YANBU.

£60k is one hell of a shortfall. If they didn't have enough money, they should have been working on fundraising before starting the building work.

It's daft to expect parents to magic it up.

I'm glad Mumsnet seems to agree with me. The other mums were making me feel very mean!

grovel Sat 23-Mar-13 15:48:57

How many kids at the school?

hopefloats Sat 23-Mar-13 15:52:23

Message deleted by Mumsnet for breaking our Talk Guidelines. Replies may also be deleted.

Um, 1x R, 3x ks1,6x ks2,so around 300.

MintyyAeroEgg Sat 23-Mar-13 15:53:49

Wowsers! that is a lot of cash shock. Our huge three form entry primary school is considered to have a very successful pta but we only manage to make about £25,000 pa.

Yes, hopefloats, I made it all up. hmm.

I don't know any of the details about how the funding was wrangled, beyond that the fundraising committee need to find £60k.

LittleBairn Sat 23-Mar-13 15:56:42

I would be cross that the undertook the work then basically billed the parents. They should have called a meeting before being honest about the financial situation then discussing how to raise the money.
It makes it sound like the school is badly managed.

complexnumber Sat 23-Mar-13 16:10:09

Personally I find hopefloats account of what actually happened far more plausible.

greenfolder Sat 23-Mar-13 16:13:25

well, it really isnt down to the parents to raise it is it? Has anybody actually asked you to do this from the school? even if i were on the pta and asked to do something towards capital costs, i would refuse. that is what i pay tax for and, in a religious school, what people donate money to the church for.

you dont have to, and if i were you i wouldnt.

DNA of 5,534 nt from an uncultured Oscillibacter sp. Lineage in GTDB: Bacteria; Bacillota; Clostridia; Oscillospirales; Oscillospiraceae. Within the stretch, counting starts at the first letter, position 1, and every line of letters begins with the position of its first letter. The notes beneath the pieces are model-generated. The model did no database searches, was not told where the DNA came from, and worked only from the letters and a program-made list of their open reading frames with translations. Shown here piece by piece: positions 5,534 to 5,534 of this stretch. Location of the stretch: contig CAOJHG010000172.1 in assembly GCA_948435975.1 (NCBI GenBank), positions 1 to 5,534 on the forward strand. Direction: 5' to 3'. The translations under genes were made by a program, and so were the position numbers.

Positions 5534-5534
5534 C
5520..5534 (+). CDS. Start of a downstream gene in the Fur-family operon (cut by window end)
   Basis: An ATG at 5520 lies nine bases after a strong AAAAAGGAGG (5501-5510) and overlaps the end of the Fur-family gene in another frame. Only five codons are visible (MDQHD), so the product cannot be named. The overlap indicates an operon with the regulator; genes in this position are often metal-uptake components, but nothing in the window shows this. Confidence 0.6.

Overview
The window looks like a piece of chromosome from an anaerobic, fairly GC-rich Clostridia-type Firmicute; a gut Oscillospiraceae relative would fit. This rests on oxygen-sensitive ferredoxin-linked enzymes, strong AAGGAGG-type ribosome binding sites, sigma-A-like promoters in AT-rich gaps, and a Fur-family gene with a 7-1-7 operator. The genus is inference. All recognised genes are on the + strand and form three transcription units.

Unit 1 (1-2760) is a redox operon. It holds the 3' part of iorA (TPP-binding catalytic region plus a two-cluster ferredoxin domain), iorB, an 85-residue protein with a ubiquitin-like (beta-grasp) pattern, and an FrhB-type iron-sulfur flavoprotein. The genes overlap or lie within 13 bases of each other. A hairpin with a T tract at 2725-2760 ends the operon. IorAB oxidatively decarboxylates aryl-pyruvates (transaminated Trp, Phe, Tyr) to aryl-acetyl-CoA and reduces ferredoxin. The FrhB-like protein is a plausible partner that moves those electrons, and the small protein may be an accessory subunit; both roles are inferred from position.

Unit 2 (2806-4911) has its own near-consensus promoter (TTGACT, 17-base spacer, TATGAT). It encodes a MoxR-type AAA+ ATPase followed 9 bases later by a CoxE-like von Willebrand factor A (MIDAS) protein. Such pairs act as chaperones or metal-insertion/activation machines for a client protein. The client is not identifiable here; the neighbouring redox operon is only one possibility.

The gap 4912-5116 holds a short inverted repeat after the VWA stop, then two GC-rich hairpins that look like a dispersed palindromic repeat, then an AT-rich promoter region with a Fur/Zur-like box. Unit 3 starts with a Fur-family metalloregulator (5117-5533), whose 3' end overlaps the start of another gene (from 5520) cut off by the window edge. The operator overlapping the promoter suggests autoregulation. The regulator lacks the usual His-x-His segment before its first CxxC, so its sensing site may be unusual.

IloveJudgeJudy Sat 23-Mar-13 16:40:54

But you know that faith schools have to raise 10% of the costs every year, anyway, don't you? I think hopefloats has it right, too.

Our DC go to a faith school and that's part of the deal, that the government don't fund everything and we have to fund some.

Smartiepants79 Sat 23-Mar-13 16:56:44

Something vaguely similar happened when my school had an extension built. We ended up owing the diocese a lot of money that we hadn't expected to. It was their fault really as they made promises they couldn't keep and changed their mind about how the project would be funded.
We didn't ask parents for it tho'!
I think we are possibly still paying it off.
hope is correct in that there are lots of procedures to go thru before something like this goes ahead. It IS unlikely that they started this project knowing that there was such a huge funding shortfall.
Sounds like maybe it has gone over budget or maybe money that was promised has not materialised.
Money for capital building projects is not really the PTA area.

webwiz Sat 23-Mar-13 17:01:55

But this always happens with voluntary aided schools - only 90% of capital spending will be funded and the shortfall will have to be made up by the school itself. Normally there will be a loan from the diocese to cover the gap and the school will have to repay that.

Yes, I do realise we need to raise a certain amount of money each year as a VA school. This is on top of that.

And I made it quite plain that I know nothing other than snippets on the FB group page as to how this actually happened.

Startail Sat 23-Mar-13 17:09:55

I think the DDs school was still paying for an extension built before DD1 started nursery, so at lest 16years, by the time DD2 left.

But they never asked the PTA.